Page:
But at 11:30, I put everything aside, done or not, and write. I can usually get a good three hours in before the kids come home at 2:30. It's not much, and sometimes I have to start earlier and leave the laundry undone, but that's ok. Sometimes an appointment or lunch with my mother cuts into my writing time and I get less than an hour. But it's a good, regular time for me, and it's what works.

After this, everything else is filler. I spend a lot of time reading and critiquing the writing of others, such as my critique group. And a lot of time reading books.

Here are some other blogs I noticed recently that offer good advice about balancing the writing life and real life:

Agent Rachelle Gardiners 90/10 rule for building a web presence. 

Balancing mom, work, and writing.

Monday, August 8, 2011

Lost in the Maze: Buried Plots

Song of the Day: "Is There Nothing We Could Do" by Badly Drawn Boy

As a reader, I've recently found myself lost in the maze of words in some writing. I'll be reading a book or manuscript and find that I have no idea what story thread I'm supposed to cling to as the main plot. Sometimes the main plot points are eclipsed by sub-plots or fancy wording and I don't know when to give particular events sufficient significance. Suddenly I find myself wondering what I missed. I don't know which parts of the story are important and which are secondary. I'm lost.

As a writer, I need to avoid that so my readers don't get frustrated or bored.

The problem is, I don't think I have all the answers to this problem. It's not always easy to spot a buried plot and fixing it can take a lot of work. But here are a few thoughts that may help:

Change the wording and sentence structure. If you normally write with long, flowing sentences throw in a few short ones that are heavy on action or emotion. If you use a lot of metaphorical language, be blunt and straightforward. Or if you rarely use metaphors, use a single powerful one to make your point stronger.

Use shorter paragraphs to give importance to whats happening. Make the event stand out on the page.

Cut down on the number of sup-plots. I think this is a big one. Too many minor threads makes the reader loose track of what's really important. Especially in YA and children's writing, the story should stick to the main character's objects of desire. A reader has to be able to recognize (at least subconsciously) the inciting incident and the main plot points that lead to the climax and conclusion or the story won't make sense to them.

Use an objective correlative that can add significance to certain events, dialogue or thoughts. See my post here for more on objective correlatives.

Add some direct thought rather than just narrative thought. This is sometimes easier to do in third person POV because first person is already direct thought. But if you can make it work it might help set the important situations apart from the other fluff.

That's what I was able to come up with in the few minutes I've been typing this post. Any other suggestions are welcome!

Monday, August 1, 2011

When Weather Turns Bad

Weather Check: Warm and muggy. Hopefully we'll get some thunderstorms this morning.

I've been noticing a terrible trend in weather lately. It seems to be turning against people--mostly main characters. As I read some YA literature and especially manuscripts, I keep coming across phrases like, "She opened the door and the heat assaulted her."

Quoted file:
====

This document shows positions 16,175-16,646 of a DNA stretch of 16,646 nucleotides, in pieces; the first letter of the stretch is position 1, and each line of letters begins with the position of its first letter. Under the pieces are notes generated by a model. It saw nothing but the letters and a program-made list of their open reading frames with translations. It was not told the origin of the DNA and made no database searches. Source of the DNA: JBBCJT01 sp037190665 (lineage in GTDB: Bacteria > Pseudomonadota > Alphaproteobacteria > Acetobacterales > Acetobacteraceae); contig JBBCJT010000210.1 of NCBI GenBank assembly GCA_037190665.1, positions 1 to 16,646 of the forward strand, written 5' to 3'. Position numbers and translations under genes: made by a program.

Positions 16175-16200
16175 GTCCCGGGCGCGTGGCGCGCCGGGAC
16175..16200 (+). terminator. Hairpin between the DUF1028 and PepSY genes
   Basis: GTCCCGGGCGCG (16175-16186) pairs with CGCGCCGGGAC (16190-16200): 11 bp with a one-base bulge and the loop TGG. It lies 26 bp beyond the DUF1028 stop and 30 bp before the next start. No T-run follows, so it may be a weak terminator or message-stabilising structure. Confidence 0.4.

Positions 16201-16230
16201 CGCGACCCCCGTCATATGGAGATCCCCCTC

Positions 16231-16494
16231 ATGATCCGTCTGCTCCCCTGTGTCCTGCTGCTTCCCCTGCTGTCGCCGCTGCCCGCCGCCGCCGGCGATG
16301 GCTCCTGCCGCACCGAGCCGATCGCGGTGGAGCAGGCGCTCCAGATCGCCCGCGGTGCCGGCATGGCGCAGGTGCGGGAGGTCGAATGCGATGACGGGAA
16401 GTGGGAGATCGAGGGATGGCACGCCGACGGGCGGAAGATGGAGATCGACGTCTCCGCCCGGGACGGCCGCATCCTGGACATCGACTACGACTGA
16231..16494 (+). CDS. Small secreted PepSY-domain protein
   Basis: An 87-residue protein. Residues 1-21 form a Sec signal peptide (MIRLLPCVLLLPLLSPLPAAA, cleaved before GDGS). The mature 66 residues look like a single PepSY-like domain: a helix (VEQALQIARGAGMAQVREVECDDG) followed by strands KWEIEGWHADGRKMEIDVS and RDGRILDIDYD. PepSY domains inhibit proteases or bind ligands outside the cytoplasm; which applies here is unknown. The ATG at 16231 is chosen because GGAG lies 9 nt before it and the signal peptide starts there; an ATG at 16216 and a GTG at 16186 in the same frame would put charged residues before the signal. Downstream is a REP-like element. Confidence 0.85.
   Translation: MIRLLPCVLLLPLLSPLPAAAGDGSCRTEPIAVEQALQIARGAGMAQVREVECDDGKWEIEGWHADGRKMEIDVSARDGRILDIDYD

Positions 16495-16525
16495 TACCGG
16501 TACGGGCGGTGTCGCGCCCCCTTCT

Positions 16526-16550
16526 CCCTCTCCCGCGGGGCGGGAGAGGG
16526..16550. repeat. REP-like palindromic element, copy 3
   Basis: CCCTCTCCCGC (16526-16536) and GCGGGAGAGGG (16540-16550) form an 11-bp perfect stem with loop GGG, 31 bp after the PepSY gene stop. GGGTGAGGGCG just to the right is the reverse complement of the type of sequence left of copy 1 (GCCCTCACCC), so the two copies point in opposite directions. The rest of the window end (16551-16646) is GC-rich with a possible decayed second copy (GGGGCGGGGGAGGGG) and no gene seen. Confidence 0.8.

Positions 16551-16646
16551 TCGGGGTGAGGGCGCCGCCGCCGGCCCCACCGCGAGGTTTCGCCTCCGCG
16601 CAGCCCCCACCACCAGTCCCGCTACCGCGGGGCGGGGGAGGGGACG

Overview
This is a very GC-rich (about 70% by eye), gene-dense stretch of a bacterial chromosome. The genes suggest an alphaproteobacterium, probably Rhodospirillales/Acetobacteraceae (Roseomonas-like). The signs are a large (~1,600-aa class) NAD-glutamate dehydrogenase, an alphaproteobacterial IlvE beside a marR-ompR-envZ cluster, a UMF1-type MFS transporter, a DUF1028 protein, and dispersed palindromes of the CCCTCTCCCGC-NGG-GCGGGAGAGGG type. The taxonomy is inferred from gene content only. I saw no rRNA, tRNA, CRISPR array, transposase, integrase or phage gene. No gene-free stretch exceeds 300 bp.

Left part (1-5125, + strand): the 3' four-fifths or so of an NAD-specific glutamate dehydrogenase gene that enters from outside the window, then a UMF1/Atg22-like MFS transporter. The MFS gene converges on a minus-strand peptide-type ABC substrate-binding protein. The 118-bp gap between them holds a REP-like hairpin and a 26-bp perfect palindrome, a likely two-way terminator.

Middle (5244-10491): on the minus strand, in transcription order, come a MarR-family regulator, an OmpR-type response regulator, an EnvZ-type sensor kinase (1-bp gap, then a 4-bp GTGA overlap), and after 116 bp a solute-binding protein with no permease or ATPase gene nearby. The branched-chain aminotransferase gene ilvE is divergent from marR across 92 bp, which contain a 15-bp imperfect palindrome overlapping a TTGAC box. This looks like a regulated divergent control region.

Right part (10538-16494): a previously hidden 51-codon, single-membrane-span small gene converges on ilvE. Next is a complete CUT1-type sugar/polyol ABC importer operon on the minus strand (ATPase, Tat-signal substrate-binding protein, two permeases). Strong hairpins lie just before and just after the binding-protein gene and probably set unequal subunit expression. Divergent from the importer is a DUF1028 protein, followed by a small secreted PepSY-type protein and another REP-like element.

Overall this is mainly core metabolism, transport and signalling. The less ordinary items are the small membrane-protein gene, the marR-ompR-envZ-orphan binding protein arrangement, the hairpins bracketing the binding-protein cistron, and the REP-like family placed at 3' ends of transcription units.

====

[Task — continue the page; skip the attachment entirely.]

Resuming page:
Now I'm all for personification, but I am starting to wonder why weather has become so vengeful against main characters.

So let me just say a few things about weather.

Don't let your weather become cliche. If you take the time to mention weather in your writing, it better be for a reason. Why does it matter if it is the third day in a row of 100 degree heat? What is important about the fog settling over the village? What does the first rain of the season symbolize? How does the bone-chilling cold affect what happens next?

Take rain. Why make it rain in your book? Well, here are a few reasons: Atmospherics, rain can be mysterious, isolating, depressing, confusing.... Rain can symbolize a cleansing, a rebirth. Rain can be a plot device to force the main character into certain situations. Rain is a great equalizer, it falls on both the just and the unjust, the dead and the living. Rain can restore life. Rain can also bring flood, destruction, exposure and death.

Above all, how does your POV character feel about it? Every description has to be told as it relates to your main character. A character who just moved from Arizona to North Dakota will feel differently about the winter snow and cold than a local.

Sometimes I think writing tips have been so drilled into our minds that as writers we go out of our way to say something the hard way instead of the simple way. I believe that often phrases such as "The heat assaulted her" and "the cold swallowed him" are ways to avoid using the word "was" and not deliberate attempts at personification for literary purposes.

Such wording often feels awkward and forced, especially when the next sentence doesn't relate to the weather at all. It makes one wonder why the heat is so angry at her. And if there is no reason for the heat's unwarranted attack, why phrase it like that?

It's okay to use the word "was" occasionally: "It was so cold my fingers were immediately numb and I couldn't manage the zipper on my coat." Even better is if the the love interest has to move in close to help with the zipper and the cool vapors of their breath mix together. See?! Now the weather relates to the main character, moves the plot forward, and carries symbolic meaning.

So try to remember, weather is never just weather.